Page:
Just another day on the farm…

by Katie on February 11, 2010

So we got my little sister all married off last Saturday, and returned to the farm bright and early Monday morning. Well, Brandon did anyway. I have the lovely task of getting our 2009 books in order for the accountant.

My bright and early came Tuesday morning. Only, it wasn’t even bright yet. Just early.

Brandon had left the house at 1 and 4am to irrigate. He called at 5:30.

“Hey, you awake?”

“Yeah, for about 15 minutes now. Need something?”

“Are you up-awake, or still-in-bed-awake?” Like it was really going to make a difference in what he was going to ask me to do…

I explained I was still-in-bed-awake, but ready to be up-awake.

“Good. I buried a tractor and need you to meet me at my parents’ with a chain and the backhoe going in ten minutes.”

All I have to say, is it’s a good thing I’m a morning person.

And when we got there, I found out how “buried” he meant. The entire tractor was sitting down in the drain ditch. The drain ditch which would soon have irrigation water flowing down it, mind you. I couldn’t even tell which implement he had hooked up to the back of this thing.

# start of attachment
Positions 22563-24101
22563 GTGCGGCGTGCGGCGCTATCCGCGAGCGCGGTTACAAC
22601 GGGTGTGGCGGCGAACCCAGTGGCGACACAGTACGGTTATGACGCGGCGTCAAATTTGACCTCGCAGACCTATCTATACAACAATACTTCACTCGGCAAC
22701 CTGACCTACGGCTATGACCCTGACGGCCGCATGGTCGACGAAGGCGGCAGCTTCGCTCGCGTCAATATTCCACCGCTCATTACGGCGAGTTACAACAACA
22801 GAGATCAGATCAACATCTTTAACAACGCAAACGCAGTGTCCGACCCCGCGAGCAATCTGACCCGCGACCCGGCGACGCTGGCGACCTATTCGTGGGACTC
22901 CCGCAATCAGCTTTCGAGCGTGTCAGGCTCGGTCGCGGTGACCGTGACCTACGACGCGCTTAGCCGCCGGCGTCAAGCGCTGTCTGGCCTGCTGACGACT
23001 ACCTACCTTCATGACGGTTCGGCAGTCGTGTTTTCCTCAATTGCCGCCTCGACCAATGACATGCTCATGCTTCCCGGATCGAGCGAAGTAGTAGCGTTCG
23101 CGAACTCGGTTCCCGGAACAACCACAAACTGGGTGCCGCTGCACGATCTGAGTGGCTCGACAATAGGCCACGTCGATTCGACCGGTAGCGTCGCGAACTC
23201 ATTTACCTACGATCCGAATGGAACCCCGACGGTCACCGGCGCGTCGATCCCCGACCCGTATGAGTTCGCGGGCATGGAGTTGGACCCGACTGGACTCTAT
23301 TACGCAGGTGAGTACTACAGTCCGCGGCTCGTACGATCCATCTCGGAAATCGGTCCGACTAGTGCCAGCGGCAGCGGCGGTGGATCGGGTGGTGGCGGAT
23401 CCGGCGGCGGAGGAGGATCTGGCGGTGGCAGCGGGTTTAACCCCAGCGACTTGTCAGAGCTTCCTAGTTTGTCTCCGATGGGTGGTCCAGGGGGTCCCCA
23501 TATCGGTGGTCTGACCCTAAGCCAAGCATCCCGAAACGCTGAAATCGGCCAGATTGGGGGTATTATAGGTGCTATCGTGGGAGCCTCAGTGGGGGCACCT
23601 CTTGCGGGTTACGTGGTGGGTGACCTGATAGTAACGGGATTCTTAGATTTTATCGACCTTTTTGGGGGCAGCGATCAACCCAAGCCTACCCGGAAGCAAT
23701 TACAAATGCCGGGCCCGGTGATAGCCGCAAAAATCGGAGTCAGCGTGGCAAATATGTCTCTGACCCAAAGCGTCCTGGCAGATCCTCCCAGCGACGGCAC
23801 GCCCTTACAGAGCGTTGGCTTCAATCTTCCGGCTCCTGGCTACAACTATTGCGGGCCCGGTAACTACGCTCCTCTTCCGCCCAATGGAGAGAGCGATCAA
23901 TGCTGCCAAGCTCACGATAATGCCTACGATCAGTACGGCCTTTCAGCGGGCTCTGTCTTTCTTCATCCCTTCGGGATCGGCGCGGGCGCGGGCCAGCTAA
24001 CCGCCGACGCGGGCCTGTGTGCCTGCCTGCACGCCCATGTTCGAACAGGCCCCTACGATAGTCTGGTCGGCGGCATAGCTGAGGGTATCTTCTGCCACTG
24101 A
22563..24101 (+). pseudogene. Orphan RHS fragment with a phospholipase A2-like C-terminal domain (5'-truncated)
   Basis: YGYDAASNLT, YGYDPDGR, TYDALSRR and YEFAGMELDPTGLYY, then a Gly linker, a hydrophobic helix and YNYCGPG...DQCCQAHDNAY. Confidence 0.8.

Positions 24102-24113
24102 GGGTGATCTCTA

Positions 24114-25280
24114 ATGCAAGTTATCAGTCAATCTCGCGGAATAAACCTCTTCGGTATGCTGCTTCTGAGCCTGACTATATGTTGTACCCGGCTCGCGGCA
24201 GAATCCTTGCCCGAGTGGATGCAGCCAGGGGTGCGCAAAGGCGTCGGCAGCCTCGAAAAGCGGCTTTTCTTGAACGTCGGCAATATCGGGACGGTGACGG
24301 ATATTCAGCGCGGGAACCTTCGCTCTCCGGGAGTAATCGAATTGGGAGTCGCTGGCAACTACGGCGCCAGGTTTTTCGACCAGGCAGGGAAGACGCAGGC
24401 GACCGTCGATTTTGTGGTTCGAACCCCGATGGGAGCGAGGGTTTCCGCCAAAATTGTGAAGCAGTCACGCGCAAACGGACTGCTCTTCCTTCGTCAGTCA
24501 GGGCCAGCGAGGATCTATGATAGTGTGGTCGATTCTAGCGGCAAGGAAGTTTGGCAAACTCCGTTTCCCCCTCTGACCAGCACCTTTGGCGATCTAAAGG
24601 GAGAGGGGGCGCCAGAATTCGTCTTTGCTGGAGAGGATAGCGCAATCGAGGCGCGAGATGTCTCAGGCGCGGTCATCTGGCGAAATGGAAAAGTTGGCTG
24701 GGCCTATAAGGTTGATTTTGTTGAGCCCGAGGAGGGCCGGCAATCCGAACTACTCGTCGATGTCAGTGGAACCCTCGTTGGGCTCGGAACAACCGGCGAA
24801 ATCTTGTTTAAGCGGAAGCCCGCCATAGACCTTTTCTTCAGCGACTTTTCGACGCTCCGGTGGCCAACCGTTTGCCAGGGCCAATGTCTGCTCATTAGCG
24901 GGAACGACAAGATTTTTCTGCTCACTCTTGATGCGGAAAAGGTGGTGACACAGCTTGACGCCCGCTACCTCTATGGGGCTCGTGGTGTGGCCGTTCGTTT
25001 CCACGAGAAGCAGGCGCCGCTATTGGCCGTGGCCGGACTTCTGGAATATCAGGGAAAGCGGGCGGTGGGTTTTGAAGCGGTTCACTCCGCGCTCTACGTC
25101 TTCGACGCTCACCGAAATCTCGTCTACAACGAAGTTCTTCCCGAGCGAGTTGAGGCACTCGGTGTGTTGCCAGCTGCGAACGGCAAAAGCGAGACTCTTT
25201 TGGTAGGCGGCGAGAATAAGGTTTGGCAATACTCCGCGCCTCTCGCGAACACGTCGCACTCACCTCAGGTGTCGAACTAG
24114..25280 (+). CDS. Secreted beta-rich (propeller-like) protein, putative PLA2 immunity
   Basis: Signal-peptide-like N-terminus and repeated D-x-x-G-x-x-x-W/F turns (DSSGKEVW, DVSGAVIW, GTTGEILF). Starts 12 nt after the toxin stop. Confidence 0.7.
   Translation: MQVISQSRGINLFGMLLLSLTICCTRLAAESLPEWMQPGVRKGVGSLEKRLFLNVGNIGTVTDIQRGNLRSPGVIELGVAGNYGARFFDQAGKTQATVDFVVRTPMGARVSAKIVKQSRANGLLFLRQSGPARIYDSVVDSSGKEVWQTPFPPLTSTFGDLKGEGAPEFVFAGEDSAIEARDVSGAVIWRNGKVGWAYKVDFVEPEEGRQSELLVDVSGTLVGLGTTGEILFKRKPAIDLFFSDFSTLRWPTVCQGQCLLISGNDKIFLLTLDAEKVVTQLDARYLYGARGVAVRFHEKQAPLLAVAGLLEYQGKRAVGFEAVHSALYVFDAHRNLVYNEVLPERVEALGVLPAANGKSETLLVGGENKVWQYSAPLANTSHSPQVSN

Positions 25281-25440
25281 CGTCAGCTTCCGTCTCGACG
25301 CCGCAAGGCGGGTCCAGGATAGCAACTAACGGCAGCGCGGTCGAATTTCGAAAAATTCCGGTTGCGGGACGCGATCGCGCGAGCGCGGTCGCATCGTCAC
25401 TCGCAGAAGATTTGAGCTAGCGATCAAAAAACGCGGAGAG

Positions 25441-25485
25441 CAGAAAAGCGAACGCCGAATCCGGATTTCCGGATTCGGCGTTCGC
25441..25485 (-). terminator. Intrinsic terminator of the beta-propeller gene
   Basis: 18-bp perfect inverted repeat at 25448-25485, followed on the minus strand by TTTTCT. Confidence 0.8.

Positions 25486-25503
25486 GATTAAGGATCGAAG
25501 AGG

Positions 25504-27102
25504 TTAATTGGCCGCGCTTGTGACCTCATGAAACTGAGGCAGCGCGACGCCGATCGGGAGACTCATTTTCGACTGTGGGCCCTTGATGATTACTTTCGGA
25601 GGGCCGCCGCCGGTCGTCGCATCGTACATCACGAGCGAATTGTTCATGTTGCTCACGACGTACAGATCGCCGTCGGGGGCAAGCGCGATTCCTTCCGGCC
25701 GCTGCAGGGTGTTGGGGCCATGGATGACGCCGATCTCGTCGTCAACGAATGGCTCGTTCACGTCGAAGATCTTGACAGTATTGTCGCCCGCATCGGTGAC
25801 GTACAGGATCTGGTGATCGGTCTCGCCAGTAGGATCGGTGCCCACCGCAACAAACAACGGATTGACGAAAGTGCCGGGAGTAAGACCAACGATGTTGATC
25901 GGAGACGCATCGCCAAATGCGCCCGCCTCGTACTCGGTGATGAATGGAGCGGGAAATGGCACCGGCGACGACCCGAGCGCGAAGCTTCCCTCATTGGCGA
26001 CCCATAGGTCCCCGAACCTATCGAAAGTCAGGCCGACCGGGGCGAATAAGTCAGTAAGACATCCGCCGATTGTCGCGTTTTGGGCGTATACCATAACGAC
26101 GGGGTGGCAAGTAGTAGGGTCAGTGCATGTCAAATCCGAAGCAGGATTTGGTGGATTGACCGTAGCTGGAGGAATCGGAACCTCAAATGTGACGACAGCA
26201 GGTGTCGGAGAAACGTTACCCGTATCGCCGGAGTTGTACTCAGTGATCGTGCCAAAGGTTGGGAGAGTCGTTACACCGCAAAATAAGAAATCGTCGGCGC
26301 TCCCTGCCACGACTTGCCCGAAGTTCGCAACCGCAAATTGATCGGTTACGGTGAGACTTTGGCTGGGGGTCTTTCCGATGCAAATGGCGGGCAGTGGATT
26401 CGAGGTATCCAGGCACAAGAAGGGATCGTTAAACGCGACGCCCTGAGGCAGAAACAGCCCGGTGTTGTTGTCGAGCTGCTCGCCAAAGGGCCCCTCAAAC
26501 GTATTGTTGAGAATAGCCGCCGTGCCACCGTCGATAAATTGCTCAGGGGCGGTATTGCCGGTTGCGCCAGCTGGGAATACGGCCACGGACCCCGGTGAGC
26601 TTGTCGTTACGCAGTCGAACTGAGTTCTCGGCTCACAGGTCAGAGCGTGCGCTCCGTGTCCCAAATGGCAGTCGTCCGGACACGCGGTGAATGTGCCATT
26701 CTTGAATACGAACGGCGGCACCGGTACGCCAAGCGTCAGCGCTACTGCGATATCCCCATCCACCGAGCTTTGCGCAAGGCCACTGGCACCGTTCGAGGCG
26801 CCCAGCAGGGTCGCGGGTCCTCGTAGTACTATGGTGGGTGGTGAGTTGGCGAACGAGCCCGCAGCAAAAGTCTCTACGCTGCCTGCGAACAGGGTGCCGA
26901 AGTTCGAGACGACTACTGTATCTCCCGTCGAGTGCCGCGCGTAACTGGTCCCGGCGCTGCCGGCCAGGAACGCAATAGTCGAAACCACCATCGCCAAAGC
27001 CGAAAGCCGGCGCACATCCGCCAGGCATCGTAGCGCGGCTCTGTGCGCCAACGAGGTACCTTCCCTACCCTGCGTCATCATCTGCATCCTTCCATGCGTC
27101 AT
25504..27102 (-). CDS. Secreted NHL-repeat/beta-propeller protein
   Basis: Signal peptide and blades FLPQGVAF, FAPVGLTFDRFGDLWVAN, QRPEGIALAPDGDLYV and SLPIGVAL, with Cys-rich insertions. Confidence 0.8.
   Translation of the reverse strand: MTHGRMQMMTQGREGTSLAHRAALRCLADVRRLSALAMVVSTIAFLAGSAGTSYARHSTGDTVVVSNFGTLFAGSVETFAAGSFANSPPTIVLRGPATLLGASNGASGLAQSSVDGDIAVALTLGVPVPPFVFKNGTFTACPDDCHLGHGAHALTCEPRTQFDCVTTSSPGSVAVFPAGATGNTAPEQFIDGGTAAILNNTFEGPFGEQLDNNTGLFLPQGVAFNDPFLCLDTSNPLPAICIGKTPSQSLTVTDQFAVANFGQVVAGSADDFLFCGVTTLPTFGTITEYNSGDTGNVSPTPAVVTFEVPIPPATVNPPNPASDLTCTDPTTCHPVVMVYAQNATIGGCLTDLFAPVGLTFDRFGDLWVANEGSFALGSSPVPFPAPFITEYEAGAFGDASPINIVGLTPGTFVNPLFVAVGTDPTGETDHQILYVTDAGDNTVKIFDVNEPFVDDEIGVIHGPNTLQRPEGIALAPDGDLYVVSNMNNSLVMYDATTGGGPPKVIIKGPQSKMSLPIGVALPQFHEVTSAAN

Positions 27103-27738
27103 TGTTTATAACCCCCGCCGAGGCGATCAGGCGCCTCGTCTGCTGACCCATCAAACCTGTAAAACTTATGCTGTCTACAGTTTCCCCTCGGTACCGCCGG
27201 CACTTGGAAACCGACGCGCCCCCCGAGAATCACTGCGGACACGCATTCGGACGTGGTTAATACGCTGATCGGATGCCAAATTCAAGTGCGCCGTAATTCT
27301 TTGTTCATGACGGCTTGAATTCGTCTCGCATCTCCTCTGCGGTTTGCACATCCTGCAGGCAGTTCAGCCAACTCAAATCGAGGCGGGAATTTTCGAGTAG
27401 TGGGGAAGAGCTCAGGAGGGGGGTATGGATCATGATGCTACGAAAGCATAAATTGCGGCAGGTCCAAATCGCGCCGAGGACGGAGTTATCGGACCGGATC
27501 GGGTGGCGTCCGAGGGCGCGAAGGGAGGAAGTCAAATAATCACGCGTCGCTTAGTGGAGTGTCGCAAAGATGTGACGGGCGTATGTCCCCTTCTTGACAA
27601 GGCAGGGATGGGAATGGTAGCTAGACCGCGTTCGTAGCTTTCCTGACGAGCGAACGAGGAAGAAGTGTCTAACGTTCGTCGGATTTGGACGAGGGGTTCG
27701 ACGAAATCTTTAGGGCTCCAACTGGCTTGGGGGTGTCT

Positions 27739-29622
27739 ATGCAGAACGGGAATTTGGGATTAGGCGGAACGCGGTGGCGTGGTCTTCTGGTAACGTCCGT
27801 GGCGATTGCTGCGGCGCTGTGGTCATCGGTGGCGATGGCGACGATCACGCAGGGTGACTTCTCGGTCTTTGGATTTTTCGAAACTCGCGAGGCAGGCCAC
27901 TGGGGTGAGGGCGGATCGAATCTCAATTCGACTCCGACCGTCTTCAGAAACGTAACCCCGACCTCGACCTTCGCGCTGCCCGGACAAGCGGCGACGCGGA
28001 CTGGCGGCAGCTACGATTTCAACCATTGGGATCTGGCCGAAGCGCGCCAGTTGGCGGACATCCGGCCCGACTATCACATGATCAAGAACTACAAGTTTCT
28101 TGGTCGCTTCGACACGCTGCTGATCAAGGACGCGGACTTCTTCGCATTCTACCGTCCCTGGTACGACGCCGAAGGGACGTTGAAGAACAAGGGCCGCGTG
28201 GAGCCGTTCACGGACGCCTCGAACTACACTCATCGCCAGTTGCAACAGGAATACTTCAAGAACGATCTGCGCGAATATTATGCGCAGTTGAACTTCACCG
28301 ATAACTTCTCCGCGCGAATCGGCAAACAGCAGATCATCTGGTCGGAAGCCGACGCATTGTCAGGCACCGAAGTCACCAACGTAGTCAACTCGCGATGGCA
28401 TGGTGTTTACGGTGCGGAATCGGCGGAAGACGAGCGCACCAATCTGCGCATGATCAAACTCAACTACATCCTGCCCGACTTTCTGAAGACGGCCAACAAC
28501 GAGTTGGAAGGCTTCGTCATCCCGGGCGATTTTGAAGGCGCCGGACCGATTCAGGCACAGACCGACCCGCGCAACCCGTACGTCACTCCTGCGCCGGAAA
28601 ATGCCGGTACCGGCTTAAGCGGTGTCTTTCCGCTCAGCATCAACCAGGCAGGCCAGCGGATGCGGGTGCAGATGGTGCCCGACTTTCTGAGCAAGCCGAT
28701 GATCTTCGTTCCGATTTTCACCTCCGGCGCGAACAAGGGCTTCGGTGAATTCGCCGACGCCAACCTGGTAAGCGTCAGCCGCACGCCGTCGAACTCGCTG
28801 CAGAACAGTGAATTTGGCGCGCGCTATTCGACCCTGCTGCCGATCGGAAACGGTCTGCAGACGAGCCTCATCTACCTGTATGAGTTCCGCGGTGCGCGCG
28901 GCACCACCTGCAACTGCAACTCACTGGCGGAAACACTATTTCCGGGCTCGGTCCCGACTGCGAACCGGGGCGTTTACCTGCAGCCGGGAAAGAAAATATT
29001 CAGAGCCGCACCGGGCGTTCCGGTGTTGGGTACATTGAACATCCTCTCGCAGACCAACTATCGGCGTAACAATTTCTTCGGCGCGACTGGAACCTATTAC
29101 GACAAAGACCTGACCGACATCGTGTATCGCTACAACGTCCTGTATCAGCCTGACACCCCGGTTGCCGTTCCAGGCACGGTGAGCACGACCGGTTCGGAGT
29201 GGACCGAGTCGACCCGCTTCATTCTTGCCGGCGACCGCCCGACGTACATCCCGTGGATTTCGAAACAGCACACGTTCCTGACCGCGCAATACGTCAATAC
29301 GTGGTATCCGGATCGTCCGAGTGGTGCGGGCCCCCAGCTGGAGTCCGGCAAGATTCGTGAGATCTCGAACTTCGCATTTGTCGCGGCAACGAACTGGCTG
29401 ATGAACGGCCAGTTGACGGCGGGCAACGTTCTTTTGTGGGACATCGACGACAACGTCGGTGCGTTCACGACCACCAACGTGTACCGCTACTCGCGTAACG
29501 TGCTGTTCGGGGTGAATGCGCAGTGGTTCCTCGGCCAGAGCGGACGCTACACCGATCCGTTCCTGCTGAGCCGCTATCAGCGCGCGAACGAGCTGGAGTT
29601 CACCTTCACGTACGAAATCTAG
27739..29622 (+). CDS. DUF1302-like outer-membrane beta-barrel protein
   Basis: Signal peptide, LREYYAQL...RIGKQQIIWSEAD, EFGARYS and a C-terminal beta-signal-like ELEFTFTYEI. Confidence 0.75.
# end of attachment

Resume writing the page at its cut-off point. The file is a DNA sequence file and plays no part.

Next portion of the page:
Brandon hooked up the chain, and I found out I had to drive the backhoe that was supposed to pull it out of the ditch.

And, of course, I got the best picture I could in the dark with my phone. I told him if he would have told me how bad it was stuck, I would have brought my real camera. Which is probably why he didn’t.
It really didn’t take all that long. And it would have been quicker if I didn’t get so stinking scared when the backhoe shifted six inches toward the ditch on me. When Brandon asked why I stopped pulling, I said, “Because it moved! I’m going to slide into the ditch!”

“Yeah, it moved six inches. I don’t want you to stop until it moves six feet. You can’t get stuck in that thing, don’t worry.”

I was not worried about getting stuck. I fully knew it was impossible to get a backhoe stuck. I was, however, scared of being tilted sideways in the ditch on a piece of equipment.

Anyway, we got the tractor out, then lifted the implement (which I found out was a blade) with the bucket on the backhoe. When everything was safely removed from the mud and there was less tension, I finally dared to ask how the whole thing had happened.

“Did you just slide off the road into the ditch or something?”

“No, I was blading the drain ditch. I got stuck on this end coming down, but I got out by myself, so I thought I would turn around and do this side of the ditch too. Bad idea.”

Yeah, I’d say…

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